Lion Fish – Species of the Reef

The lionfish blends very well into it’s environment. The photo above was taken by one of our guests, Hans Knudsen, trying to capture the ravine and beautiful fans. He was surprised to see a lion fish in the front right of the picture when he got home and looked at his photos from the trip.

A Lionfish is any of several species of venomous but not aggressive marine fish in the genera Pterois, Parapterois, Brachypterois, Ebosia or Dendrochirus, of the family Scorpaenidae. The lionfish is also known as the Turkey Fish, Dragon Fish, Scorpion or Fire Fish. They are notable for their extremely long and separated spines, and have a generally striped appearance, red, green, navy green, brown, orange, yellow, black, maroon, or white.
The lionfish is native to the tropical Indo-Pacific region of the world, but various species can be found worldwide. Due to a recent introduction, the lionfish has recently been spotted in the warmer coral regions of the Eastern Atlantic Ocean and Caribbean Sea. Lionfish are an invasive species in the Atlantic Ocean and the Caribbean Sea regions. Successful breeding of the lionfish in captivity has not been reported. In early 2009, the Lionfish was spotted in the Florida Keys, seemingly increasing its range.
There are many types of lionfish that vary in size. The common lionfish generally reaches a size of 30-35cm, while smaller lionfish, like the Fuzzy Dwarf, are typically the size of a tennis ball, not including fins.
We encourage everyone (divers and fishermen) to be extremely cautious and avoid contact with the venomous spines of the lionfish. Although they are not deadly, they are very painful. Lionfish are not aggressive toward humans and will almost always keep their distance when given the opportunity, so they pose a relatively low risk.
The lionfish is one of the most venomous fish on the ocean bottom floor. Lionfish have venomous dorsal spines that are used purely for defense. When threatened, the fish often faces its attacker in a head-down posture which brings its spines to bear. However, a lionfish’s sting is usually not fatal to humans.
Lionfish are voracious predators. When hunting, they corner prey using their large fins and then use their quick reflexes to swallow the prey whole. In captivity, lionfish can be trained to eat frozen brine shrimp, mysis, and krill.
However the lionfish have very few natural predators, but the grouper and other lionfish have been found with lionfish remains in their stomachs. Below is a clearer picture of the lionfish out in the open on a small coral outcrop.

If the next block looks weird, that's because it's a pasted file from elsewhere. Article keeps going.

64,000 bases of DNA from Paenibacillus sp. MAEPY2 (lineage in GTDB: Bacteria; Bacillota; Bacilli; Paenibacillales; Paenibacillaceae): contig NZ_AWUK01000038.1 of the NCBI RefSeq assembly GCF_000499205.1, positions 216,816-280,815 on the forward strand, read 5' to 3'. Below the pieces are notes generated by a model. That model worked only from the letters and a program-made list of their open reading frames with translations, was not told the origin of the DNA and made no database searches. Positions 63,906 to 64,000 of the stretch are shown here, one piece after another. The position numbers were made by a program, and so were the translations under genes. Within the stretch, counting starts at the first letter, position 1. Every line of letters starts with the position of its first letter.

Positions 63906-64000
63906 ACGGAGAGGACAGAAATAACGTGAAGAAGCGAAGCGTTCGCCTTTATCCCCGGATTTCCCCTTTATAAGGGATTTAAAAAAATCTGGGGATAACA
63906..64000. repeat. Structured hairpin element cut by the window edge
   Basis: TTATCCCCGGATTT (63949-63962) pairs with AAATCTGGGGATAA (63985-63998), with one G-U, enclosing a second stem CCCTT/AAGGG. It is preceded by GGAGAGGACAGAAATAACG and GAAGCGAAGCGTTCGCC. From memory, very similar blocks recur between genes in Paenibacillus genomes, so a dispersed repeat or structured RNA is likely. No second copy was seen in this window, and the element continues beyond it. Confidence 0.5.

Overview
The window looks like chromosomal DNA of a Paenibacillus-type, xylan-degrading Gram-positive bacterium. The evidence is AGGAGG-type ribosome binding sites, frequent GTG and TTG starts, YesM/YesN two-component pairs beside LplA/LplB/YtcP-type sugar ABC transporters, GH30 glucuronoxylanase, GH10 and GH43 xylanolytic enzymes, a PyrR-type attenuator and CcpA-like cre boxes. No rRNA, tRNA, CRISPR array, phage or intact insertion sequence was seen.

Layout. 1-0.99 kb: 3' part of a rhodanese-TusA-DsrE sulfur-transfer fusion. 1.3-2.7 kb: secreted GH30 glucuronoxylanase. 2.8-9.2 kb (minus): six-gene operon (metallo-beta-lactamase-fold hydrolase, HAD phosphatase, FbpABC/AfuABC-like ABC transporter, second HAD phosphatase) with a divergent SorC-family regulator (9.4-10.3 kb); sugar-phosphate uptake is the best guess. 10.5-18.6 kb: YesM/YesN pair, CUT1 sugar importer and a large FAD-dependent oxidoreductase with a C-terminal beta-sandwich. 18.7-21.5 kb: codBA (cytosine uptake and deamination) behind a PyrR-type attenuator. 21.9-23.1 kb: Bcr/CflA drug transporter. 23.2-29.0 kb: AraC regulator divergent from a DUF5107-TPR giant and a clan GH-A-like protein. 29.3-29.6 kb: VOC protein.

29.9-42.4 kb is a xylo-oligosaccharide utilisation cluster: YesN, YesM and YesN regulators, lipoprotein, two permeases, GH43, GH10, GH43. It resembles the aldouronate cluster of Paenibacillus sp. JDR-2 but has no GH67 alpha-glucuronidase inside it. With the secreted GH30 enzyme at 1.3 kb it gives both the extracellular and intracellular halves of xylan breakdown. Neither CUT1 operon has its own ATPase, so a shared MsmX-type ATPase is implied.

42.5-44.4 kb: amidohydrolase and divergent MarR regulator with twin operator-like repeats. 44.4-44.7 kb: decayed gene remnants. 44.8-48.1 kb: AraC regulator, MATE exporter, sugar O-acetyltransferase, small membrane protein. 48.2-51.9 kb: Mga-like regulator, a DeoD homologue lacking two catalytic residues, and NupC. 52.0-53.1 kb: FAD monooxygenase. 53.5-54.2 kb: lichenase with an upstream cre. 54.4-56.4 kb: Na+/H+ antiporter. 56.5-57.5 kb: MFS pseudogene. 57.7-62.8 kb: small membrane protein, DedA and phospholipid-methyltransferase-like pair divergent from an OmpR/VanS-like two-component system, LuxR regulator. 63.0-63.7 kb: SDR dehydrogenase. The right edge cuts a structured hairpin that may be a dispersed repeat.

Tawny Nurse Shark – Species of the Reef

The tawny nurse shark or giant sleepy shark is found in the tropical Indo-Pacific oceans between latitudes 31° N and 24° S, and reaches a length of 3.2 m.

The tawny nurse shark is a large, bulky species with a small mouth and small comb-like teeth, and with angular fins. The caudal fin is short, much less than half the length of body, and there are no ridges on the side of the body. The pectoral fins are sickle-shaped, and the spiracles are much smaller than the eye.

It is found on continental and insular shelves, from the intertidal zone down to a depth of at least 70 m. It occurs on or near the bottom in lagoons or along the outer edges of coral and rocky reefs, sandy areas near reefs and off sandy beaches. Primarily nocturnal, but may be active during the day. It prefers crevices and caves on reefs but may be found hiding in more exposed areas, forming resting aggregations, and often seen piled across or on top of one another.

It feeds on a wide variety of bottom invertebrates, small fish, crustaceans and sea urchins. It has a docile nature and has been known to allow itself to be touched, but as always it is best not to touch creatures in the wild.

Reproduction is ovoviviparous (producing eggs that are hatched within the body, so that the young are born alive but without placental attachment.) with 4 or more pups being born per litter. It survives in captivity.

The flesh is marketed fresh and dried-salted, the fins dried for the oriental sharkfin trade, and the liver is processed for vitamins and oil. The offal is processed for fishmeal, and the hide is potentially valuable for leather.

Colouration is brown dorsally, paler ventrally, with the fins slightly dusky. Nebrius ferrugineus, is a nurse shark in the family Ginglymostomatidae, the only member of the genus Nebrius.

The Maori Wrasse – Species of the Reef

The Humphead, Maori or Napoleon wrasse, is widely distributed across the reefs of the Indo-Pacific and a favourite of our guests. A big fish with a bigger personality, the Maori Wrasse as it is more commonly know here is Australia is an endangered species and is now protected. It has two complimentary traits that do not combine well for survival, it is a very friendly and personable fish and it is a good tasting fish. This species is a very important part of the ecology of the reef as it is one of the few fish that eats sea hares, boxfish or the crown of thorns starfish.
With the current protection offered on the Great Barrier Reef we are starting to see the numbers of this fish increase. They are regulars at our dive sites at almost every reef now.
This first photo is taken at Thetford Reef by myself and the second was taken by one of our honeymooning guests Olga at the Pinnacles at Milln Reef.